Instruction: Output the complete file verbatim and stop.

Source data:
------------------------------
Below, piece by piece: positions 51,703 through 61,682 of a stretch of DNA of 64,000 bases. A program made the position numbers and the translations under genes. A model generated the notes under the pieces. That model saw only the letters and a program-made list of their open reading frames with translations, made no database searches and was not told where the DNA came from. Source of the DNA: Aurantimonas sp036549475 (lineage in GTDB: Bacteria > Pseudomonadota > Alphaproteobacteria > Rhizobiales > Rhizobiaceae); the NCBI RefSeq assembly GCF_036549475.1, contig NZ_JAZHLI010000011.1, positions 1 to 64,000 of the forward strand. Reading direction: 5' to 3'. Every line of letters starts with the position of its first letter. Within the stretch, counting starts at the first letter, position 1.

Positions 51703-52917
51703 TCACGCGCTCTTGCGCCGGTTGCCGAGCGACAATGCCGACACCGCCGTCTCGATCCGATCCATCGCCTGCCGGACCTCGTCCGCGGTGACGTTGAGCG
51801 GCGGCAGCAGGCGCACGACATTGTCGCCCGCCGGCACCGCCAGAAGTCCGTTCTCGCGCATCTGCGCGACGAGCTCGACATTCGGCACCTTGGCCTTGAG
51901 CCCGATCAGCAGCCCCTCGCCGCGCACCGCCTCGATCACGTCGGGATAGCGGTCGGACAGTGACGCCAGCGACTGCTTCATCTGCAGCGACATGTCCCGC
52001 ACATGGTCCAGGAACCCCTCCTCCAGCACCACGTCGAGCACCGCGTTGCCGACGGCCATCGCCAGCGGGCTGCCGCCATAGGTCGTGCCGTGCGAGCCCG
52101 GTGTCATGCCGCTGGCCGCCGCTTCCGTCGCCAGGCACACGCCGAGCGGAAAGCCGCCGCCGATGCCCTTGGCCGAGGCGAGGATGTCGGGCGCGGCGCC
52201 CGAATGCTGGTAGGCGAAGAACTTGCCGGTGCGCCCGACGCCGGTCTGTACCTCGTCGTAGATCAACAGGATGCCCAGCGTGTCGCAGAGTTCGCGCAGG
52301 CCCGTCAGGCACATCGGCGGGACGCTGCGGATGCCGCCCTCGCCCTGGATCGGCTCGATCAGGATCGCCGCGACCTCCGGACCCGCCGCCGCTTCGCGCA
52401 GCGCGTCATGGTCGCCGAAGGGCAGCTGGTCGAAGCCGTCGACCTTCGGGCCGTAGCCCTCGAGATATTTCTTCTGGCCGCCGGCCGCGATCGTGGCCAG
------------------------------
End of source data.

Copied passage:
Below, piece by piece: positions 51,703 through 61,682 of a stretch of DNA of 64,000 bases. A program made the position numbers and the translations under genes. A model generated the notes under the pieces. That model saw only the letters and a program-made list of their open reading frames with translations, made no database searches and was not told where the DNA came from. Source of the DNA: Aurantimonas sp036549475 (lineage in GTDB: Bacteria > Pseudomonadota > Alphaproteobacteria > Rhizobiales > Rhizobiaceae); the NCBI RefSeq assembly GCF_036549475.1, contig NZ_JAZHLI010000011.1, positions 1 to 64,000 of the forward strand. Reading direction: 5' to 3'. Every line of letters starts with the position of its first letter. Within the stretch, counting starts at the first letter, position 1.

Positions 51703-52917
51703 TCACGCGCTCTTGCGCCGGTTGCCGAGCGACAATGCCGACACCGCCGTCTCGATCCGATCCATCGCCTGCCGGACCTCGTCCGCGGTGACGTTGAGCG
51801 GCGGCAGCAGGCGCACGACATTGTCGCCCGCCGGCACCGCCAGAAGTCCGTTCTCGCGCATCTGCGCGACGAGCTCGACATTCGGCACCTTGGCCTTGAG
51901 CCCGATCAGCAGCCCCTCGCCGCGCACCGCCTCGATCACGTCGGGATAGCGGTCGGACAGTGACGCCAGCGACTGCTTCATCTGCAGCGACATGTCCCGC
52001 ACATGGTCCAGGAACCCCTCCTCCAGCACCACGTCGAGCACCGCGTTGCCGACGGCCATCGCCAGCGGGCTGCCGCCATAGGTCGTGCCGTGCGAGCCCG
52101 GTGTCATGCCGCTGGCCGCCGCTTCCGTCGCCAGGCACACGCCGAGCGGAAAGCCGCCGCCGATGCCCTTGGCCGAGGCGAGGATGTCGGGCGCGGCGCC
52201 CGAATGCTGGTAGGCGAAGAACTTGCCGGTGCGCCCGACGCCGGTCTGTACCTCGTCGTAGATCAACAGGATGCCCAGCGTGTCGCAGAGTTCGCGCAGG
52301 CCCGTCAGGCACATCGGCGGGACGCTGCGGATGCCGCCCTCGCCCTGGATCGGCTCGATCAGGATCGCCGCGACCTCCGGACCCGCCGCCGCTTCGCGCA
52401 GCGCGTCATGGTCGCCGAAGGGCAGCTGGTCGAAGCCGTCGACCTTCGGGCCGTAGCCCTCGAGATATTTCTTCTGGCCGCCGGCCGCGATCGTGGCCAG